This disease stems from the lateral line that fish have, thus appropriately named Head and Lateral Line Erosion (HLLE). It is also referred to as Lateral Line Erosion (LLE), Lateral Line Disease (LLD) and Hole-In-The-Head Disease. It appears as open pitted wounds around a fish's head and along the lateral line as if something is slowly eroding away the flesh. HLLE disease in the short run is not fatal, but over the long run, if the disease continues to progress, the fish stops eating and becomes lethargic. The open wounds make the fish susceptible to other infections which in turn leads to the further deterioration of its health. These secondary infections are what may eventually contribute to its demise.
What Is the Lateral Line?
The lateral line is a tube running just below the surface of the skin along the sides of the body, usually marked externally by a series of pores that open out through the scales. The lateral line is a very important sensory organ. It can detect minute electrical currents in the aquarium water and also functions as a kind of echolocation system that helps fish to identify their surroundings.
There is usually only a single lateral line on each side of the body, but many variants of the typical lateral line may occur. For example, on the sides of the Belonidae (Needle Fish), Hemiramphidae (Half-Beak Fish), Exocoetidae (Flying Fish), and a few other fish families, the lateral line runs very low on the sides. On some species, the lateral line may also be incomplete, in which case it stops short of the base of the caudal fin. It may also be interrupted, meaning that it ends and then recommences after a gap, perhaps several scale rows lower down on the body, as in some of the Labridae (Wrasse) species. Strangely enough, in a fairly large number of families, the lateral line is absent altogether.
There are many "theories" as to why this disease occurs, but there seems to be no single definitive answer that can be pinpointed or solely connected to it. Many of the contributing theories include stray voltage in the aquarium, poor water quality and environmental conditions, high nitrate levels, lack of vitamins and poor nutrition, stress, parasitic infestation (a protozoan, Octomita necatrix), using activated carbon, and that some fish may just be genetically predisposed to this disease condition, such as Tangs and Surgeonfishes.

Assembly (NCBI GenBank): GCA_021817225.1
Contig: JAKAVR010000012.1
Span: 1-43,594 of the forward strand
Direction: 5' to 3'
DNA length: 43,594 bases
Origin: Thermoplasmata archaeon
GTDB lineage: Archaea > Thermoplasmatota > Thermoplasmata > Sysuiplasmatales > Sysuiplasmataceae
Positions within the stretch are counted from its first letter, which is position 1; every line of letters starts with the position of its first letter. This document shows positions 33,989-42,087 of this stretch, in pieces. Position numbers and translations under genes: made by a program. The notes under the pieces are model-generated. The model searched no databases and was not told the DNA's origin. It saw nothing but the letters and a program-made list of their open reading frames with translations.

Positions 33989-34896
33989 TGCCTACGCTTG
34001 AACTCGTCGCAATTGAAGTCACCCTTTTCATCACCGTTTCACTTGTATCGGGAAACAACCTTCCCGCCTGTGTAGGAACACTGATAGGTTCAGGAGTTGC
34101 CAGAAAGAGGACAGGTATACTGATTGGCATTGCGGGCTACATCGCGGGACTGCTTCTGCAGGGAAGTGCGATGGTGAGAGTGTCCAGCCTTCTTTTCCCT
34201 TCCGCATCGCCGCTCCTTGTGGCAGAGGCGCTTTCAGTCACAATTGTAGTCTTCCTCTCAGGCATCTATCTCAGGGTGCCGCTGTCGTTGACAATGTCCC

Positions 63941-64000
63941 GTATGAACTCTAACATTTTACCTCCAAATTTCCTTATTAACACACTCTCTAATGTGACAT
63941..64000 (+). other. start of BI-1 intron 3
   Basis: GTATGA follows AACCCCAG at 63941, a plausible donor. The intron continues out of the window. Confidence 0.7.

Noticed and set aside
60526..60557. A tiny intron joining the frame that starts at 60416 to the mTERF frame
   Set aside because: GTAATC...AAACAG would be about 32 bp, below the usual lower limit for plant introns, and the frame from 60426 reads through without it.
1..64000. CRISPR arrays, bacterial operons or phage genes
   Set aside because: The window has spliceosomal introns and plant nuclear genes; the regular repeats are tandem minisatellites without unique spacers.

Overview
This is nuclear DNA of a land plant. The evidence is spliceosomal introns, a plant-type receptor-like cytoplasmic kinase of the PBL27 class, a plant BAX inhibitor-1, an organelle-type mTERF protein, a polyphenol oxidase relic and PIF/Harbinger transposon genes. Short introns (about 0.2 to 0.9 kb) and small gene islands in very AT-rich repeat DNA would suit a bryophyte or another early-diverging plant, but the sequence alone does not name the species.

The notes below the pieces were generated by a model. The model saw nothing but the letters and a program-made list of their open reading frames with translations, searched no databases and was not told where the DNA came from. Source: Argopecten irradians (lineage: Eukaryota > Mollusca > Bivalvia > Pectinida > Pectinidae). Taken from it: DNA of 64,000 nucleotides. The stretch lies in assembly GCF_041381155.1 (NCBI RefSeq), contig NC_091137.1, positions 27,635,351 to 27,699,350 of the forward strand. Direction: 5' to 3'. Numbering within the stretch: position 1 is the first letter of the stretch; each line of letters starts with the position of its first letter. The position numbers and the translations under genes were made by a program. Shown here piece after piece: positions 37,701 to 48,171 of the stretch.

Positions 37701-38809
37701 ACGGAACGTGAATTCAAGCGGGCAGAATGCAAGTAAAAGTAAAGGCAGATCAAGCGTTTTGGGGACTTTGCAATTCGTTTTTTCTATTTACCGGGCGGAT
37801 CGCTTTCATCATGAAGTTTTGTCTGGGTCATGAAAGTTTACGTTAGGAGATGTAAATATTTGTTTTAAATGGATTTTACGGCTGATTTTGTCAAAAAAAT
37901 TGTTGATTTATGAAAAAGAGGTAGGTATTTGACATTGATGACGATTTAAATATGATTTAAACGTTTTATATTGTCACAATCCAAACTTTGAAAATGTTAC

Most of the above possible causes can be easily addressed. Stray voltage induces stress, so adding a grounding probe to the aquarium is a wise thing to do in any case. For poor water quality and environmental issues, follow good regular aquarium maintenance routines. Reduce and eliminate any other stress-inducing factors, correct diagnosis for parasites, and always feed fish foods that any particular species require in their diets.
Using over-the-counter medications do not seem to do much in treating this disease. However, those that contain antibiotics can help to treat secondary infections. From all the research we have done, no matter what the actual "cause" may be, it appears that improving water quality and providing supplemental vitamins and adequate nutrition are key elements in "treating" HLLE.
Many aquarists have had great success in reversing the effects of this disease by providing the fish with supplemental vitamins, such as A, D, E or B's, as well as iodine. This can be accomplished by feeding them foods soaked in Selcon, Zoe, or other liquid vitamins, providing algae eating species with vitamin-rich live plant sources, such as macroalgae, i.e. Caulerpa, and adequate live rock growth, and even by feeding a diet of broccoli supplemented with peas and other prepared foods.
Jay F. Hemdal, the Curator of Fishes and Invertebrates at the Toledo Zoological Society has completed a very interesting study of the cause of HLLE. The results of the study indicate quite strongly that the use of lignite carbon in a saltwater aquarium removes something (in all likelihood one or more trace elements) from the water, the lack of which seems to cause HLLE.